• Discontinue participation in VDOT’s revenue-sharing program and re-route 100% of these funds to local government, saving $1.5 million annually.
  • Eliminate spending for recycling centers during the next five years while future of program is studied.
  • Reduce funding to the Affordable Housing Trust by $190,000 a year.
  • Establish a one-time revenue shortfall contingency fund of $1.5 million.
  • Extend number of frozen positions beyond 65 called for in the existing plan.
  • Reevaluate all projects in the Capital Improvement Program.
  • Eliminate salary increases.
If these steps were taken, County staff still project a shortfall for the five-year plan, but with only a $600,000 deficit for FY 2015.

Other assumptions include:
  • Any money the County obtains through the land use revalidation process will be used to contribute to the County’s general fund as “fund balance.”
During their brainstorming session, Supervisors came up with these ideas, each of which was supported by at least two Board members:

  • Investigate whether school system can contribute to the reduction in the CIP
  • Work with the business community to promote the economy
  • Delaying construction of the Ivy and Pantops fire stations
  • Consider merging services and departments with the City of Charlottesville
  • Review development review task force recommendations to see if any cost savings can be found
 A green dot indicates a Supervisor's willingness to consider one of the options suggested by the Leadership Council
At the end of the retreat, County Community Relations Manager Lee Catlin emphasized that the Board did not endorse a tax rate, but instead authorized the study of various tools to address the County’s budgetary woes. 

“Nobody’s tax burden actually increases because reassessments are still declining during that time period,” Catlin said. “It does mean that in the last three years of the plan, if reassessments come above zero, people will see a minimal tax increase in their bill. What the Board said in their discussion was that was a possibility for balancing the five-year plan.”

Catlin acknowledged that many of the options on the table would involve painful decisions.

“There’s not any of them that either the staff or the Board felt good about embracing, but there was definitely a realization that we are at that place of tough choices,” she said.

County staff will now use the direction from the Board to prepare a more detailed analysis of how these spending cuts would affect next year’s budget. They will be presented with that analysis at a work session in November.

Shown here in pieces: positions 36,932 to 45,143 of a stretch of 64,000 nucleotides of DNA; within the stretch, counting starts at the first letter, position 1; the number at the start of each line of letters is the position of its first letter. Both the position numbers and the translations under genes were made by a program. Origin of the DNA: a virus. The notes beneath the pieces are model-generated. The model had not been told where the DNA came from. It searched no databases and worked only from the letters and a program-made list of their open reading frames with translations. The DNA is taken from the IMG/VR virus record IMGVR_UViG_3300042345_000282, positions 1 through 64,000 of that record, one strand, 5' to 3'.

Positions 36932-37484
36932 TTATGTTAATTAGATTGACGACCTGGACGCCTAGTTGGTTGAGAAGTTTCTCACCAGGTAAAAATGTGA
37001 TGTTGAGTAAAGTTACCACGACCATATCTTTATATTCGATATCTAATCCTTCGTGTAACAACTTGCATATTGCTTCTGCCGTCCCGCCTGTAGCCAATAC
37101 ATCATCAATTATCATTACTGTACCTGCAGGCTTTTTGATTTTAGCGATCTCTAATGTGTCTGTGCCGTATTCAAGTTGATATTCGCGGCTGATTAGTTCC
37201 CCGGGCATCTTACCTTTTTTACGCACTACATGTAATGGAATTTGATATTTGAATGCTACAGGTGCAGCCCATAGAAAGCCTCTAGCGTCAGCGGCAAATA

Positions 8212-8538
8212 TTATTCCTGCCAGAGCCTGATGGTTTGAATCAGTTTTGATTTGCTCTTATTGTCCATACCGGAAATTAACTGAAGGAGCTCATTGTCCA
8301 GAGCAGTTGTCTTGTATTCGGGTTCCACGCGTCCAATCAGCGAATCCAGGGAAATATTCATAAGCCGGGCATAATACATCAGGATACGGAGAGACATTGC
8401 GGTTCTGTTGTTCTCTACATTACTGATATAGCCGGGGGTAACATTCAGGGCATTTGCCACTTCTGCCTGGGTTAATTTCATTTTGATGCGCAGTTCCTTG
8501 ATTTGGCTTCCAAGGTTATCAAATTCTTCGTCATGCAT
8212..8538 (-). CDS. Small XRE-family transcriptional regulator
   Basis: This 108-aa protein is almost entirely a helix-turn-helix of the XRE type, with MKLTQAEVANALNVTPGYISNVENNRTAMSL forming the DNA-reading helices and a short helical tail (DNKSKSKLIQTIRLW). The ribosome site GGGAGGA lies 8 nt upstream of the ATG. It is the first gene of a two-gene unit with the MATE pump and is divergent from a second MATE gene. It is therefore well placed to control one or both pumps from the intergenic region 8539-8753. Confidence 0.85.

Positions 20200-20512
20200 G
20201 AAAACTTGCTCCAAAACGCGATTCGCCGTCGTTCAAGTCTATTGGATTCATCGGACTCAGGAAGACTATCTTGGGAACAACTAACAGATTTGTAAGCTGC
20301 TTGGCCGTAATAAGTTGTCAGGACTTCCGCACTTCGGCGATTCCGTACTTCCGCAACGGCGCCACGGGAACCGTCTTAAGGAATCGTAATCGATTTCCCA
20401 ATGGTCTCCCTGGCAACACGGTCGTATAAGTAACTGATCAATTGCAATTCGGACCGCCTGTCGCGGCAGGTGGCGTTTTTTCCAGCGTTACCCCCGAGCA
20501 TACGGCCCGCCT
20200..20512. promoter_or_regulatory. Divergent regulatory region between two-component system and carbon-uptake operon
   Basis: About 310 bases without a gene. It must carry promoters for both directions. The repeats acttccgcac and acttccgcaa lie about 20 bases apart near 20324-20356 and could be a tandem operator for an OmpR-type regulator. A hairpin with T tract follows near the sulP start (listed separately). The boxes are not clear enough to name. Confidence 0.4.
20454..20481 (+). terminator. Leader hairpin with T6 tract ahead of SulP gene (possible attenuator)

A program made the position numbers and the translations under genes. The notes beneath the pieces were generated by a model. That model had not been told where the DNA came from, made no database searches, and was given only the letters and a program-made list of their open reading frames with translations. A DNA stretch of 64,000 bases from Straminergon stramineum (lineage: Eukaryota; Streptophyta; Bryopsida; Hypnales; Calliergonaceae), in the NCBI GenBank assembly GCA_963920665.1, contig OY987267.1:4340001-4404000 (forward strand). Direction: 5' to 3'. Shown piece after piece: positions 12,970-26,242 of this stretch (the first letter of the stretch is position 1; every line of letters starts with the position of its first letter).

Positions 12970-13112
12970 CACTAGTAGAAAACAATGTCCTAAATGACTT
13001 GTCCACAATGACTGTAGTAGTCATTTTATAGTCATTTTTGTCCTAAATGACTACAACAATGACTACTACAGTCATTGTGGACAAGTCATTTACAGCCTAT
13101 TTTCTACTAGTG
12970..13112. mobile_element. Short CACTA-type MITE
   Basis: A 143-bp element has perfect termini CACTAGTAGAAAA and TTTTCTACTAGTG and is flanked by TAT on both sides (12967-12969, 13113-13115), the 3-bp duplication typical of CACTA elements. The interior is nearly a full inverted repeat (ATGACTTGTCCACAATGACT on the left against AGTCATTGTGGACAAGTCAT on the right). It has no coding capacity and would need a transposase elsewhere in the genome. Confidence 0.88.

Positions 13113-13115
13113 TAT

October 16, 2009

Charlottesville Planning Commission approves slopes waivers for YMCA and new fire station

By Sean Tubbs
Charlottesville Tomorrow
Friday, October 16, 2009

Should the City of Charlottesville be held to a higher standard than other applicants seeking a waiver of the critical slopes ordinance? That question figured prominently in Tuesday’s meeting of the Charlottesville Planning Commission as they considered waivers for two projects on City-owned land. The Commission voted to grant waivers allowing for construction of a new fire station on Fontaine Avenue and the new Piedmont Family YMCA on the western side of McIntire Park.

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Listen using player above or download the podcast: Download 20091013-CPC-Slopes

The critical slopes ordinance is in place to prevent soil erosion. Any project that will disturb more than 25% of the slopes on a parcel of land must apply for a waiver in order to proceed. 

The site plan for the new YMCA would disturb a half-acre of slopes on a 4.5 acre site. In contrast, the new City fire station will be built entirely on critical slopes adjacent to a site of a former restaurant.

One way the Commission can justify a waiver is by demonstrating that the public benefits more from disturbing the slope than from protecting it.

Former Mayor Kay Slaughter, a staff attorney with the Southern Environmental Law Center, called on Commissioners to lead by example when considering the two applications.

“In an urban environment like Charlottesville, most streams have been degraded by culverts, pipes and previous development,” Slaughter said. The former mayor also said that her review of previous waiver applications showed that almost all of them have been granted. Slaughter suggested the YMCA project be redesigned so as not to affect any slopes, and suggested that the City should commit to “daylighting” other streams in the Moores Creek watershed by removing them from culverts.

Staff had recommended approval of the waiver for the fire station as long as the City conformed to several conditions, including the creation of an erosion and sediment control plan. Planning Commissioner Bill Emory made a motion reflecting staff’s conditions, but added a requirement that the City follow Slaughter’s recommendation. He asked that the City plan to daylight at least “254 linear feet of other portions of culverted streams in the Moore’s Creek watershed.”

“The City has made a very firm commitment over the years to environmental sustainability,” said Emory.

Deputy City Attorney Rich Harris said that Emory’s condition to require off-site mitigation would be hard to enforce without specifying exact locations.  Commissioner Genevieve Keller suggested that the Commission defer the consideration until specific mitigations sites were identified.